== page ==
How and why to get started with blogging: The REAL answer

afkatws, via Flickr (CC license)
Don’t just start blogging. Spend some time scoping things out first.

Almost daily, people e-mail me to ask me for advice about their online-media careers. I just got such an inquiry this morning. It started out pretty typically:

“I found your recently. I’m very interested in online writing as a career. Can you tell me something about it? How do you start, etc.”

OK, after I explained that I needed his question to be more specific so I could offer a meaningful answer, he offered a bit more detail: He’s about to graduate with a sociology degree, likes writing, and wants to combine those skills to earn a living. Still an overly generic inquiry — but since it’s a basic question many people have, here’s my honest answer:

Don’t assume in advance that being a writer (in any medium) is your ultimate career goal. Often, media is merely a means to an end — I guess that’s why they call it “media,” since it’s usually “in between” real stuff happening.

In my experience, it’s more useful to pay attention to what’s really going on, what people really want or need, and what you really have to offer, than to assume you already know what you “should” be doing. You can’t really be in business by yourself, since business is about the exchange of value. Who are you going to trade with, and what do they need?

Increasingly, participating in online, conversational, and social media (from blogs and forums to Twitter and Second Life) can help nearly anyone find their niche and their path. Because ultimately, these forms of media are about PEOPLE (especially binding communities) — not technology.

On the practical side, here’s the advice I offered this reader…

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Matthew Murray and The Dark Side of Support Forums forums
Colorado gunman Matthew Murray displayed a disturbing pattern of behavior in these forums. Could this community have acted earlier to prevent tragedy?

Make no mistake: Online support forums, whether grassroots community efforts or run by organizations, generally do a hell of a lot of good. You can find support forums dealing with just about any issue or community. Personally I’ve participated in some support forums, and have generally benefited from them.

But there can be a dark side that managers and members of online support forums shouldn’t overlook: reinforcing negative triggers in mentally unstable people.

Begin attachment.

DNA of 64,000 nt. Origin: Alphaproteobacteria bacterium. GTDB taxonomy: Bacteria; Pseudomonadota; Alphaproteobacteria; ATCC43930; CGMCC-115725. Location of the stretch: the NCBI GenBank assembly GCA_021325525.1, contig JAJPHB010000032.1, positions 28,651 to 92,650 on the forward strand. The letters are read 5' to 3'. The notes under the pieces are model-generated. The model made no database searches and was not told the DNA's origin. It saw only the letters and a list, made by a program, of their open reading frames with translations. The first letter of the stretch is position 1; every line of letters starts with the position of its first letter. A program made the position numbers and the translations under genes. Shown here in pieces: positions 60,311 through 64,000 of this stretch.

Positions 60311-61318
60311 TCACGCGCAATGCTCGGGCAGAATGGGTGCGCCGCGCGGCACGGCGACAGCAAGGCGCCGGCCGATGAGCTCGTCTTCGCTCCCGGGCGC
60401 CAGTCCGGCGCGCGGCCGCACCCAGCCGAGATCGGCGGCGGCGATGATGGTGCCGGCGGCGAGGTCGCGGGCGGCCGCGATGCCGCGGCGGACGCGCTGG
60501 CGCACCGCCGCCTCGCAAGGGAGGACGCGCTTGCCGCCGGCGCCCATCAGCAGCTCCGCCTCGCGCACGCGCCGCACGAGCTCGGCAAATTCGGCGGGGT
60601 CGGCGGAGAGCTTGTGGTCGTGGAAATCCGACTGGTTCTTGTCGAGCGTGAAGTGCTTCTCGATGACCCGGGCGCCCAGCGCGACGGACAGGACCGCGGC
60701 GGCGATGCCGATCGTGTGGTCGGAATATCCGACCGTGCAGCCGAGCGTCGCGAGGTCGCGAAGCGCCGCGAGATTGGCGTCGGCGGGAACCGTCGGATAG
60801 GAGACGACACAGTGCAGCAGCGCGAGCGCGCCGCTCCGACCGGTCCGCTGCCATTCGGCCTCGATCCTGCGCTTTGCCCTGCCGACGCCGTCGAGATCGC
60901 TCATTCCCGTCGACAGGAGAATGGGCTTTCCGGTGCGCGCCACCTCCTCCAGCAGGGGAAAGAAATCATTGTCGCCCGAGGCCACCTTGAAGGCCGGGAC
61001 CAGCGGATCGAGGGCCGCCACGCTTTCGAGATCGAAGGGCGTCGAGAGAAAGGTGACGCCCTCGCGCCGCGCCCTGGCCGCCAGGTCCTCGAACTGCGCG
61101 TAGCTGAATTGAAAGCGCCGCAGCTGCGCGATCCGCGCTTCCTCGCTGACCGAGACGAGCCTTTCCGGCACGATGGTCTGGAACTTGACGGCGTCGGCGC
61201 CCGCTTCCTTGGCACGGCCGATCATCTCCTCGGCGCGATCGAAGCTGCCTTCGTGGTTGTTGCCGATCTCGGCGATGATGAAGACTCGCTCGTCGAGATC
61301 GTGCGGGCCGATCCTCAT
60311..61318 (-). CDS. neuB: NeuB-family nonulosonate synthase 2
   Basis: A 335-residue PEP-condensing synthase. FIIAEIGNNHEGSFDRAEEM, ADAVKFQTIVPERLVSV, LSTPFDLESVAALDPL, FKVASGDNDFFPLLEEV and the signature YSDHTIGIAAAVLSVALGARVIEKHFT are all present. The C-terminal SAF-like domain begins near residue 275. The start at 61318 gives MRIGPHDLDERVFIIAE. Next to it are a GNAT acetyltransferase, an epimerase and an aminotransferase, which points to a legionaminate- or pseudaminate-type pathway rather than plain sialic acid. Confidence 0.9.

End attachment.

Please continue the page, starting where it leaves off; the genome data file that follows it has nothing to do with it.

In fact, it’s possible that this dynamic this could have played a role in my own state last weekend, when Matthew Murray shot and killed four people in Arvada and Colorado springs, CO — and then finally killed himself after being downed by a church security guard…

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Connecting with “Communities of Difference” Handouts

Here’s what’s been keeping me sooooo busy over the last couple of weeks: My online handouts for a workshop I’m giving tomorrow (glances at clock) uh, today — for the Total Community Coverage in Cyberspace seminar.

My workshop title: Strategies for Connecting with Communities of Difference in a “Me” World.”

Find out more about what’s happening at the seminar via the seminar blog.

Blogging Ethics: WSBD? (What Should Bloggers Do?)

Timothy Lloyd, via Flickr (CC license)
There are lots of ways to make ethical decisions. This probably isn’t the best one.

I’ve pulled together an interesting panel session for Blogworld Expo. It’s called Blogging Ethics: Making Tough Decisions, and it’ll be held Thursday Nov. 8, 10:15-11:45 am at the Las Vegas Convention Center.

(Right now they still have my session listed as “citizen journalism,” but they should have the info updated soon.)

Frankly, I’ve found most media ethics discussions to be dreadfully stodgy and dull. I definitely don’t want this session to be boring. So I’ve invited some bloggers who represent diverse approaches and goals:

  • Christopher, a Vegas resident who blogs (sans last name) at While Las Vegas Sleeps: “Real stories from the most unreal city on earth.” I chose him to explore the ethical issues of personal blogging — especially from a place where the long-standing local communication ethic has been “Whatever happens in Vegas stays in Vegas.”
  • Toby Bloomberg of Diva Marketing, who’s great at articulating the business, marketing, and PR approach to blogging.
  • Graydancer, a leading blogger and podcaster for the rope bondage, performing arts, and BDSM/kink communities. Talk about people with unique considerations around communication, privacy, and freedom of expression!
  • ADDED OCT. 24: Charlotte-Anne Lucas, assistant professor of journalism at the University of Nevada, Las Vegas. She teaches online journalism, web publishing and design, and digital storytelling. She was an early blogger at and at, where she instituted ethical guidelines, along with strict corrections policies on blogs and online writing in general. She also requires her journalism students to blog.

Here’s what I have in mind for this session…

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Ask, and you shall receive — with help from social media

Discussion on the Facebook group for Tidbits readers.

This Sunday my colleague Barb Iverson and I will give a workshop called “Web Productivity and Tech Tools Workout” at the Society of Professional Journalists conference in Washington, DC.

We’ve mapped out several cool topics to cover. This is the first of a few posts that will serve as “living handouts” for that workshop.

In my work as a journalist, consultant, blogger, trainer, and speaker, I’ve often found that the smartest thing I can do is surround myself with smart and relevant people. Therefore, for me, the main concrete benefit I’ve experienced from participating in social networking sites is the ability to quickly share knowledge with a trusted network of friends and colleagues.

I currently use two popular social networking services: LinkedIn and Facebook. One very useful feature of both services is that they allow you to easily pose questions within your personal network of contacts, or to other selected groups. Yeah, you could do this by personal e-mail, but it would be a major hassle.